Paralyzed Marine wins right to benefits Persistent mother gets decision reversed


CHICAGO -- Joanne Bertalan won the battle her paralyzed son could not fight -- a five-month struggle with Navy and Marine officials who had sought to strip her 22-year-old son of his veteran's benefits.

She was at her son's bedside at the Rehabilitation Institute of Chicago on Friday, bags under her blue eyes, her gray hair tousled by the five-hour flight from San Diego after a four-hour hearing.

Months of uncertainty about the quality and cost of the care her son will receive had ended.

It is doubtful that her son, Cpl. Joseph Bertalan, understood much of what she said. He is only minimally conscious after emerging from a coma eight months ago.

"It's been an uphill battle all the way, and I was never sure how this would conclude," Joanne Bertalan said.

"But in the end, the system worked; it did what it was supposed to do. It's been incredibly hard, but things worth fighting for always are."

In a ruling Thursday, a hearing panel of the Navy Physical Evaluation Board, meeting at the Naval Medical Center in San Diego, recommended a rare reversal of earlier findings that attributed the Marine's injuries to his own misconduct.

Joseph Bertalan's health costs have averaged more than $50,000 a month since his injury. He had faced the prospect of being stripped of all his veteran's benefits, including his medical care.

That would have severely hurt any chances for even the most minimal improvement in his condition, said Dr. James Kelly, director of the Rehabilitation Institute's brain injury program.

Joseph Bertalan now can communicate, although inconsistently, only by blinking his eyes. Quality medical care is "crucial for his survival," Kelly added, noting that his patient had contracted meningitis once and pneumonia seven times.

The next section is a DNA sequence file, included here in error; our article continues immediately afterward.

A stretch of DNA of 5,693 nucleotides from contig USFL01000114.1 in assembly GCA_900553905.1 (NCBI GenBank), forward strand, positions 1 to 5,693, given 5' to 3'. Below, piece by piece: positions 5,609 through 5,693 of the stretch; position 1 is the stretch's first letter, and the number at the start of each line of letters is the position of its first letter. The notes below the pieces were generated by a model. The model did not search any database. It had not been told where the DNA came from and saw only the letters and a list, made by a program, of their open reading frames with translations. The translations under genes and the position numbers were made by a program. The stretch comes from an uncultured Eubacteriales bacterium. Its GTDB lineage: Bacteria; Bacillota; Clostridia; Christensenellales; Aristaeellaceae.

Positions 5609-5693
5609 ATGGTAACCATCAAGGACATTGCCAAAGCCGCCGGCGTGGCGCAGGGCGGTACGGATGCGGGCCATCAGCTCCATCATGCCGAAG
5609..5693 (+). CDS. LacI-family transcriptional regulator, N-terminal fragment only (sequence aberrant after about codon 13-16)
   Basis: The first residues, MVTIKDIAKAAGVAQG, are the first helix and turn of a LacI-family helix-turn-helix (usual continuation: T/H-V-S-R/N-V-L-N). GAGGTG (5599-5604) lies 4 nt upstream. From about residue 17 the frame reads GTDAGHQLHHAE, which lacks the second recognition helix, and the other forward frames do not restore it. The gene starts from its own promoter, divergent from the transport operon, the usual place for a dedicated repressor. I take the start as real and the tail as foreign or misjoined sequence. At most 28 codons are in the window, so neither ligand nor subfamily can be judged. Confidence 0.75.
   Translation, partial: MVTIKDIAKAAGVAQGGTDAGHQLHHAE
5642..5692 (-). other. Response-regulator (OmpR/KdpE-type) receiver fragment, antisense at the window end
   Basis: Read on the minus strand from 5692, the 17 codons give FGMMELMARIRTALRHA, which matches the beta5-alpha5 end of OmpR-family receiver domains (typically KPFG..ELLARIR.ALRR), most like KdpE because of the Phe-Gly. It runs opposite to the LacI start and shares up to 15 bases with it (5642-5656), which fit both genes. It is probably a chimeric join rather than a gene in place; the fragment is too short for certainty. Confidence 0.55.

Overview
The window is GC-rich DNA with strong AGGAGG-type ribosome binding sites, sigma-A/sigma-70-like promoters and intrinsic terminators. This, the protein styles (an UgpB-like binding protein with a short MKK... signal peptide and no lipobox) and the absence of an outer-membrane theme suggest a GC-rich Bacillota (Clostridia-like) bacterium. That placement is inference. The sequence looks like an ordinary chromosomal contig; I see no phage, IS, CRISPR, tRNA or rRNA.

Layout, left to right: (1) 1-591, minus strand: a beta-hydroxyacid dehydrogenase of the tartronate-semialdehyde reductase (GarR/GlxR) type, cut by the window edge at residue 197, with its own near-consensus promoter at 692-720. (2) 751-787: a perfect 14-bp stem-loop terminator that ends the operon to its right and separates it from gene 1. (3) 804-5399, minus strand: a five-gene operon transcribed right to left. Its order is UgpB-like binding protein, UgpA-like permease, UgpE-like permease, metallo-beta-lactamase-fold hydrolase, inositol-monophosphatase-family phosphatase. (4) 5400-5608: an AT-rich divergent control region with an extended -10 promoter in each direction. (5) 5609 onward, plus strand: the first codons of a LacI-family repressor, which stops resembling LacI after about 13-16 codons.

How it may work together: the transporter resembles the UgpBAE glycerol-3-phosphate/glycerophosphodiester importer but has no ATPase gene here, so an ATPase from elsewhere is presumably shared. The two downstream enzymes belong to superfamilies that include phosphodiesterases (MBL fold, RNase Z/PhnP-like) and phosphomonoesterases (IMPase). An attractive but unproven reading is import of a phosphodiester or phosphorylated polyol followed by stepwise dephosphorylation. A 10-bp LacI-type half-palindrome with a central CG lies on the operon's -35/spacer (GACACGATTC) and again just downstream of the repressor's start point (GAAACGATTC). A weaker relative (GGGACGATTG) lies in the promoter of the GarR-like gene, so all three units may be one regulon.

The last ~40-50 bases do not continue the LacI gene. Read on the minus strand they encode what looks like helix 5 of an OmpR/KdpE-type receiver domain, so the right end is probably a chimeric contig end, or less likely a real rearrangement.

On Jan. 16, 1996, four days after his 21st birthday, Joseph Bertalan and 15 other Marines were traveling to sick bay for inoculations at the Navy base in Norfolk, Va., in four cars.

While trying to pass another Marine's car, Joseph Bertalan lost control of his vehicle, which skidded and smashed against a tree.

All four Marines in his car were injured. All except Joseph Bertalan returned to active duty. The crash damaged his brain stem and frontal brain lobe, and fractured his cheekbone.

An investigation into the accident by Capt. William F. McCollough found that his injuries were the result of intentional misconduct.

The accident occurred on a two-lane asphalt road where the posted speed limit was 25 mph, and the investigation concluded that Joseph Bertalan had been going much faster than that. Specifically, the investigation found that he should have "reasonably foreseen" that an accident would result from exceeding the speed limit and, therefore, his injuries did not occur in the line of duty.

Those findings were forwarded to the Navy Physical Evaluation Board in Arlington, Va., for review.

Capt. D. S. Koch, presiding officer of the board, notified Joanne Bertalan on Sept. 24 that the record review panel of that board would recommend that her son receive no Veterans Affairs benefits, including medical care, because the injuries were caused by his willful neglect of the speed limit.

Joanne Bertalan, a 48-year-old widow from Lansing, Ill., borrowed money and hired the law firm of Tomes & Dvorak, of Chicago and Kansas City, Mo. She has spent $50,000 to help build her son's case.

Quick to praise the military's handling of her son's treatment, she is also openly critical of the investigation that jeopardized his long-term care.

"I had never heard of anything like this in my life," she said. "I mean, my God, this was an accident."

The lawyers hired an investigator to review the accident inquiry. The investigator, Kip Ballenger of the Kansas State Police, reconstructed the accident at the scene. Ballenger disputed the quality of the initial accident investigation by private security guards at the base, ridiculing the conclusion that Joseph Bertalan's car had been going at least 60 mph.

The guards based their conclusion on their measurement of 115 yards of skid marks. Ballenger said that the measurement should have been 115 feet.

"We tend to train elite troops, like Marines, to think they are invincible. It makes no sense to hold them liable and deny them benefits when they are a little careless," said Jonathan Tomes, the senior partner in Tomes & Dvorak.

Pub Date: 2/23/97

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